Last August, I was at the National Police station, and two weeks ago in a courtroom at the Palais de Justice – No, I wasn’t arrested by the pooper-scooper patrol in Nice!
It all started with having lunch with two lady friends, after which I
wanted to go look at shoes (yes, I’m a shoe-aholic!). So there we were,
on a city bus chatting away, but noticed a young guy standing close-by –
noticed because he accidentally stepped on one of my friend’s foot – it
was nothing serious and apologies in French were exchanged.
We were getting off the bus, at the corner of Galeries Lafayette
department store, when one of my friends noticed her purse was unzipped
and wallet gone. Thinking the perpetrator was still on the bus, I
started pounding on the bus door, so the driver wouldn’t pull away.
Then, one of us noticed the same guy (who was next to us on the bus) had
also gotten off at this stop and was just standing around, like he was
waiting for someone or another bus.
I approached him and yelled at him, asking if he had stolen my
friend’s wallet and, of course, he said no. By then, the small crowd
that was waiting at the bus stop began to wonder what was going on (one
lady even took this guy’s photo with her phone). I then asked the guy to
turn around, thinking he had the wallet in the back pocket of his
jeans, and he (surprisingly) obeyed! As he was turning, and as the
jacked that was draped over one wrist moved ever so slightly, my friend
saw her wallet in his hand. Just then, as I was explaining to two nearby
French men what was going on, the guy took off running up the sidewalk.
Immediately, a Galeries Lafayette security guard (who just happened
to be standing outside the store’s side entrance) gave chase after the
guy, who by now, was somewhat far ahead. As (more) luck would have it,
this guard noticed, and yelled up ahead to, one of his colleagues who
was coming on duty walking towards the running guy – the assailant was
nabbed and the two guards escorted him into the store’s private back
room (I assume where they hold accused shoplifters) and called the
police. We waited and waited…..
So much for shopping for shoes! Our afternoon was blown, as all this
took a lot of time – this IS France, after all! Next, our friend had
to go to the police station to file a report (she rode in the same
police car as the perpetrator, with lights flashing and siren wailing,
while my other friend and I had to take the tram and find the National
FAST FORWARD: The court date was set for my friend to
testify against the accused “serial pickpocket,” who had also given a
false name – no surprise there! I offered to go with my friend: as a
witness, for moral support, and for interpreting purposes – the court
doesn’t provide translators. We were there with a lot of other people,
victims and perpetrators alike, all sitting on hard benches, waiting for
our case to be called. It was chaotic and noisy, with attorneys and
courtroom staff talking all at once to the judge and milling about, all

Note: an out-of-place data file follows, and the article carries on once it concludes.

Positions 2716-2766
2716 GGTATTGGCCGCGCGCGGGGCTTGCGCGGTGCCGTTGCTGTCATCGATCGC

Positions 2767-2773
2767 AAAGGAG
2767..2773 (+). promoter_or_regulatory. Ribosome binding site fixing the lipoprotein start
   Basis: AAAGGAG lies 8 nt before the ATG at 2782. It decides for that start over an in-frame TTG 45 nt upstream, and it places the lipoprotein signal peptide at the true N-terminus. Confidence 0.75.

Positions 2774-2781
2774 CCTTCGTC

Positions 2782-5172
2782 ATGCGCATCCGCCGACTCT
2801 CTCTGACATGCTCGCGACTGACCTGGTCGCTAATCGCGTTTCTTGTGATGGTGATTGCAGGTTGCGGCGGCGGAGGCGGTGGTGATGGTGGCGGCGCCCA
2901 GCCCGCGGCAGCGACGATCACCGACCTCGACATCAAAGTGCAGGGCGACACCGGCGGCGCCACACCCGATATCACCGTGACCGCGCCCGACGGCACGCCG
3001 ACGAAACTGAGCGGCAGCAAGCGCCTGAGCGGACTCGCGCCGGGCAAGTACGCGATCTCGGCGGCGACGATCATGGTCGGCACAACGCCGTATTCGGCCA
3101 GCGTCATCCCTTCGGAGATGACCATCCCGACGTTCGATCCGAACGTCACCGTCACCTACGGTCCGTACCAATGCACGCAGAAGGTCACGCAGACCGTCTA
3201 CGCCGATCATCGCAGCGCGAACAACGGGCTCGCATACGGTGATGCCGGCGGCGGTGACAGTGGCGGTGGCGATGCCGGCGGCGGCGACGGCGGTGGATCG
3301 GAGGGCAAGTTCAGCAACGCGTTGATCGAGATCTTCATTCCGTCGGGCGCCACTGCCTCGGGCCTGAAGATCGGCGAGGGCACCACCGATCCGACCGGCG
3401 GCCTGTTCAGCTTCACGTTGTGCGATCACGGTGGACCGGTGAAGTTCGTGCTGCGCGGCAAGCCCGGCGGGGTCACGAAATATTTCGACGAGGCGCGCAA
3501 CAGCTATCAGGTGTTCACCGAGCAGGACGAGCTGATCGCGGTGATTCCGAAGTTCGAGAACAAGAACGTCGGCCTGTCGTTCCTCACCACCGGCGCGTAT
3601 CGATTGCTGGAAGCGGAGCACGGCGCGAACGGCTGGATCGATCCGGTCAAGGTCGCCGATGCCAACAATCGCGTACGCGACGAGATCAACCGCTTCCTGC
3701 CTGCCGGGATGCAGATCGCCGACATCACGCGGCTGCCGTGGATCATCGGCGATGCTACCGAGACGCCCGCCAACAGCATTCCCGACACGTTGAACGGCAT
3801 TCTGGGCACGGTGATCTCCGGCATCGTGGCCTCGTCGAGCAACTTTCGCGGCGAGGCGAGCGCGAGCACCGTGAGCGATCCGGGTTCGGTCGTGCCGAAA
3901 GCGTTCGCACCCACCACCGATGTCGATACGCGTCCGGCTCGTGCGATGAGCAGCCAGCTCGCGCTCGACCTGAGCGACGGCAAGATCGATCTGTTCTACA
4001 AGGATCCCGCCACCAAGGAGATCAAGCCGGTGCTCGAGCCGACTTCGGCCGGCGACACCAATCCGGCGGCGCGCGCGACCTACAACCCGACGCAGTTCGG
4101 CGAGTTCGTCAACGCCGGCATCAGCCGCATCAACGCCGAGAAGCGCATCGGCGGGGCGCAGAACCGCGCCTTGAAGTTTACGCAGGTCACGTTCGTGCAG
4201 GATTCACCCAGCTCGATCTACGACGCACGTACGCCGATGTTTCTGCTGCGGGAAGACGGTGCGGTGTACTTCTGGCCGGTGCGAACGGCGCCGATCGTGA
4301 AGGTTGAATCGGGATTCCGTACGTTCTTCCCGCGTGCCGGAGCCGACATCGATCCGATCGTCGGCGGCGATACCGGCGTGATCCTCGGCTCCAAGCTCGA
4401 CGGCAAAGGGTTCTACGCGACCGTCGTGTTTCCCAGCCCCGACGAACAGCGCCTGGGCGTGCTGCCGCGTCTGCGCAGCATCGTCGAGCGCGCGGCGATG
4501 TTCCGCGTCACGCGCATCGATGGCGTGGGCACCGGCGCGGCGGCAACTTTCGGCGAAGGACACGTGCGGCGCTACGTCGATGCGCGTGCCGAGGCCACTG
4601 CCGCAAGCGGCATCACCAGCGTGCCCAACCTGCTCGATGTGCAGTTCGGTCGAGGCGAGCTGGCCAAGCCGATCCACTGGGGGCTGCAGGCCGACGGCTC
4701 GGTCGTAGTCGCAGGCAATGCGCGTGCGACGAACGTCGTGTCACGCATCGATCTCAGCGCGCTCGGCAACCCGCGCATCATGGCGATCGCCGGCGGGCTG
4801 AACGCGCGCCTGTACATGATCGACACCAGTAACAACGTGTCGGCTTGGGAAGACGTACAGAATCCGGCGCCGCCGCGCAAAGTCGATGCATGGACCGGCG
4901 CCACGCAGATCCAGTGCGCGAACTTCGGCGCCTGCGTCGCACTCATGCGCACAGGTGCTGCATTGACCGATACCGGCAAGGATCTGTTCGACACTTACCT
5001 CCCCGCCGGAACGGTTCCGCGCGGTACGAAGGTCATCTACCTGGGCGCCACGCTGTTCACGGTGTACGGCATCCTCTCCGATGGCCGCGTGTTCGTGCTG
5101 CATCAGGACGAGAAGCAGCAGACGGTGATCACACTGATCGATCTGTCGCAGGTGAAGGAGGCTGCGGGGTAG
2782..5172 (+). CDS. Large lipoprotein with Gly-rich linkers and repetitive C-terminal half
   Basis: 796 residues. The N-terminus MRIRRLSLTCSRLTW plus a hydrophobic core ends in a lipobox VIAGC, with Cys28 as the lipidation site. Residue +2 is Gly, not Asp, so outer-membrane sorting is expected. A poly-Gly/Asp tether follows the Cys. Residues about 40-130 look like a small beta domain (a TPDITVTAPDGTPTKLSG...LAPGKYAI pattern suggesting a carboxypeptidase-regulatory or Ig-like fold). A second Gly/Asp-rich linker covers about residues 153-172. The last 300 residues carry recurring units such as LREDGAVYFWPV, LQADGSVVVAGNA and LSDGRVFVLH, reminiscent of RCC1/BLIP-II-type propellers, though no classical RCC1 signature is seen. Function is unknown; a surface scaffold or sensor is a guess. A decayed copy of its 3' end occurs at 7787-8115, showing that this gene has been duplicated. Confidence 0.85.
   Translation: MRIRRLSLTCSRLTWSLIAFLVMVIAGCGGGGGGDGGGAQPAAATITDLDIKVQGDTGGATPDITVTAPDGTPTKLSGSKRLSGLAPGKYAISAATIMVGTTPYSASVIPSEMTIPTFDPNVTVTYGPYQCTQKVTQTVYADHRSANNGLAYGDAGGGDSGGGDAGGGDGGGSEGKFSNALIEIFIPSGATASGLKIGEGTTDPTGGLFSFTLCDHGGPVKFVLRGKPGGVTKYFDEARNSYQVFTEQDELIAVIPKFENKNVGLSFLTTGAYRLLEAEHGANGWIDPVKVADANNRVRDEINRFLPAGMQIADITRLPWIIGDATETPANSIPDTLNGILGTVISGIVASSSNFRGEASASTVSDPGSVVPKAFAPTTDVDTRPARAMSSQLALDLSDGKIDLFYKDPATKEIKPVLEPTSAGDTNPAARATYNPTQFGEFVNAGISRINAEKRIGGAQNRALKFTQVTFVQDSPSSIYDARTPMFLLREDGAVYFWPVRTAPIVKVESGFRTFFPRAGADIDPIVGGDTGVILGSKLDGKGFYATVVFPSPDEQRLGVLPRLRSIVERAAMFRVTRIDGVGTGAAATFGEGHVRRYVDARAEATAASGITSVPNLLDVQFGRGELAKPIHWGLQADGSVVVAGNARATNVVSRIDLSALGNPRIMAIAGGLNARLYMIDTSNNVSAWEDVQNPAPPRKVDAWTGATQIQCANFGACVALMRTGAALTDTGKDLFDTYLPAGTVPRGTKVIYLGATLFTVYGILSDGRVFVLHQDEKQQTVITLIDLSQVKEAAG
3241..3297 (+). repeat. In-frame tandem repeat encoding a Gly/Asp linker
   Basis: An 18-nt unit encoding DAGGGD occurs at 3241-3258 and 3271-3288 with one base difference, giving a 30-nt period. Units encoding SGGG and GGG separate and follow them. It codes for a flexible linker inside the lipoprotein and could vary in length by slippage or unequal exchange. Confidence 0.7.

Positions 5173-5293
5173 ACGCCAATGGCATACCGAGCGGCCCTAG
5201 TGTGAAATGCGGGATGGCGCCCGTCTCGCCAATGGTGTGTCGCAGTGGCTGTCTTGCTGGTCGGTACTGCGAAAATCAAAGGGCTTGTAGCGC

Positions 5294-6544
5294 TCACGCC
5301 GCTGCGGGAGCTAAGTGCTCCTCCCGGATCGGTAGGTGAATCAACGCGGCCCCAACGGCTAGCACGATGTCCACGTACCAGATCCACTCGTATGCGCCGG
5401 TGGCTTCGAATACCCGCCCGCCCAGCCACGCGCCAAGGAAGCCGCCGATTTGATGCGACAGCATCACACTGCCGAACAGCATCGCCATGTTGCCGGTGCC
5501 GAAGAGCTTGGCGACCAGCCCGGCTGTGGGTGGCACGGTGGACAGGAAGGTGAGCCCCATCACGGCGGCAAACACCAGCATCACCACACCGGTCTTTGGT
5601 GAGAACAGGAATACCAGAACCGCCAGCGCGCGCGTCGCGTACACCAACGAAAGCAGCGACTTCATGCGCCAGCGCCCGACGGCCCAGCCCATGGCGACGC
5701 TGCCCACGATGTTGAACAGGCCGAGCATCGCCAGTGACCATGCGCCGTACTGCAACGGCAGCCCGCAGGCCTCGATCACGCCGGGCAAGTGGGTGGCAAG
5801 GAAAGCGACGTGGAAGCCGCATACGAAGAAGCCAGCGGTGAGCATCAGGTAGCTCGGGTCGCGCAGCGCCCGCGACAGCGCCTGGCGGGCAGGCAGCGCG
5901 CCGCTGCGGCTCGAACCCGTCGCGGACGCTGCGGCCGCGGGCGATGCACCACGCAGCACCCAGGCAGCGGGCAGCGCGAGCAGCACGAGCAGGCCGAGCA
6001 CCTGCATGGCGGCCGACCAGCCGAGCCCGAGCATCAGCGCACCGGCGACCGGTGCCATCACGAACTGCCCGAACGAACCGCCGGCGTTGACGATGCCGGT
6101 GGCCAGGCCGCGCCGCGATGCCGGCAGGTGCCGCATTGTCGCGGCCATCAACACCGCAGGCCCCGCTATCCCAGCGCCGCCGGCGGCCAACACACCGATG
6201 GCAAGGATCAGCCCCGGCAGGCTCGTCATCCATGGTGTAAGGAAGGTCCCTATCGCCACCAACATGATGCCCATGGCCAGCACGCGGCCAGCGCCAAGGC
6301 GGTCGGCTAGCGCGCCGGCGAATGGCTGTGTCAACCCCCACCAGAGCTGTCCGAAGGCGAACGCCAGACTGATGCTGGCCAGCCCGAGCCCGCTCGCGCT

in black robes with fuzzy white poms-poms hanging around their neck and
click-clacking shoes – the acoustics were terrible, which made it doubly
hard to understand.
Suddenly, our guy entered the room with a woman, but after quietly
speaking with one of the courtroom officials while another case was
being debated, he left – what the hell was going on? We had already
waited an hour or so, and the court had even been adjourned for 15
minute (a coffee/cigarette break? – this IS France, after all!)
When the court came back into session and a case was being heard, I
crouched over to the same official to ask why the guy had left and was
told he needed to go get a document, and we needed to wait. So, having
no choice, we listened to a few petty crime cases with the judge handing
out sentencing, as well as two serious crime cases where the accused
had already been held in prison – these guys were brought out in
handcuffs, escorted by a couple of policemen, and had to stand behind a
plexiglass, screened area on the right side of the courtroom – the funny
thing was – it wasn’t that high in front and these guys could have
jumped over it in no time to get to the judge!
Finally, ‘our’ guy came back in and the case was called.
We all had to go up front where my friend positively identified the guy
as the one who took her wallet, and (with my translating) gave a resume
of events on that August day. The guy’s defense was telling the judge
that he didn’t know who he was, where he was born, and that he had been
adopted by gypsies who made him steal – all he wanted was to work and
live a normal life with his wife (apparently the lady who was with him).
The judge then asked him where he worked, to which he answered that he
didn’t have a job, to which the judge gave a “of course” type smirk.
The judge then continued to read outloud this guy’s long rap sheet of
pick pocketing crimes, with quite a few done on public transportation
(seen as criminally more serious). The guy again repeated his sob story,
with tears in his eyes, trying to emotionally sway the judge – who
obviously wasn’t buying any of it, sentencing the guy to eight months in
prison and thanking my friend for doing her civic duty in showing up to
testify. I have to admit, we both felt a little bad for the guy (we are
human, after all), but also felt vindicated and proud we persevered!
We never did get to shop for shoes that day, and next time, we’ll WALK!